With the diode in place both controller ports started working flawlessly, even allowing me to use a wireless Guitar Hero controller receiver (though not the whammy bar - Guitar Hero controllers lack the "Analog" button to manually enable the analogue mode and instead rely on the PlayStation to enable it via software). Whilst I had the soldering iron out I thought I should add the missing LEDs, once again using the existing markings to establish the correct polarity:


If the markings are unclear, the anode (+) is always to the left when viewing the bottom of the circuit board when the other markings are upright.


As the enclosure is blue and I seem to remember some fuss being made of the PlayStation 2's blue LED when it first came out I opted to use two blue LEDs with 1K5 resistors. I do not have any surface-mount resistors but through-hole ones fit quite easily though they can be a little fiddly to solder down.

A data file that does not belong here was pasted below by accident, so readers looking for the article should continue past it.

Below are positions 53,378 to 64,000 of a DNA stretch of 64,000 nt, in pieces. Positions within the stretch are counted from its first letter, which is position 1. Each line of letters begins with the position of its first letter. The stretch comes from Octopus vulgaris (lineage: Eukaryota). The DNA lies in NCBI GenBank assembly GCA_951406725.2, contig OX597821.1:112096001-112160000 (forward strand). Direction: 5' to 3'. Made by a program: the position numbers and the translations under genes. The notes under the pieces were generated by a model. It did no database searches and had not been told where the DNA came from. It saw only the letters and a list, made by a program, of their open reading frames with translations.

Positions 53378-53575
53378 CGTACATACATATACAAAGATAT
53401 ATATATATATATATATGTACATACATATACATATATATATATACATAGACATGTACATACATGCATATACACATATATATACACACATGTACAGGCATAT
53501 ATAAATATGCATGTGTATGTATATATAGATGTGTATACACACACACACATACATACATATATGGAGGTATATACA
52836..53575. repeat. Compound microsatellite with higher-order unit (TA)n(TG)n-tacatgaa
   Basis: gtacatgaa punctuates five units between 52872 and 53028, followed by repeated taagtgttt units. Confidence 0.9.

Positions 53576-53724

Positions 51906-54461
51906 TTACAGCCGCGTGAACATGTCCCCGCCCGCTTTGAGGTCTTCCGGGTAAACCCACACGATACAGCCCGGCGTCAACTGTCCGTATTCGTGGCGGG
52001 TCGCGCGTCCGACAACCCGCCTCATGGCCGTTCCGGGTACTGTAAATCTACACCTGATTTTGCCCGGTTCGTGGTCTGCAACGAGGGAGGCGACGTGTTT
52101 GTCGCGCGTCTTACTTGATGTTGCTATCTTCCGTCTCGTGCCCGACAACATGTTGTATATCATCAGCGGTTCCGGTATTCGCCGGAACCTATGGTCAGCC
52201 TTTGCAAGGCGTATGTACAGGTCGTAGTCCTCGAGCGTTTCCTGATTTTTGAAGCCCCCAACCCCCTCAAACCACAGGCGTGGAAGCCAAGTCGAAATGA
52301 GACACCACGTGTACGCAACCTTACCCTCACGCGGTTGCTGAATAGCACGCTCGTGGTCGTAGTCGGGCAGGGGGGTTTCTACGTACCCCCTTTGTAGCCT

When the replacement adaptor arrived in the post I was surprised to see that (once again) the diode D3 was missing and it demonstrated the same problems as the other one I'd fixed. I find it unlikely that the same mistake could be made twice, so this seems to be a genuine cost-cutting measure. Microcontroller I/O pins often have an internal protection diode between them and the positive power supply, which is how I assume the circuit works at all when the controllers are left unpowered - a small amount of current flows from the I/O (data) pins to the positive rail via these protection diodes, which is just enough to let the controller work in digital mode but once they draw more current (e.g. when sampling analogue inputs or driving the vibration motors) the voltage droops far enough for the controller to reset and leave analogue mode.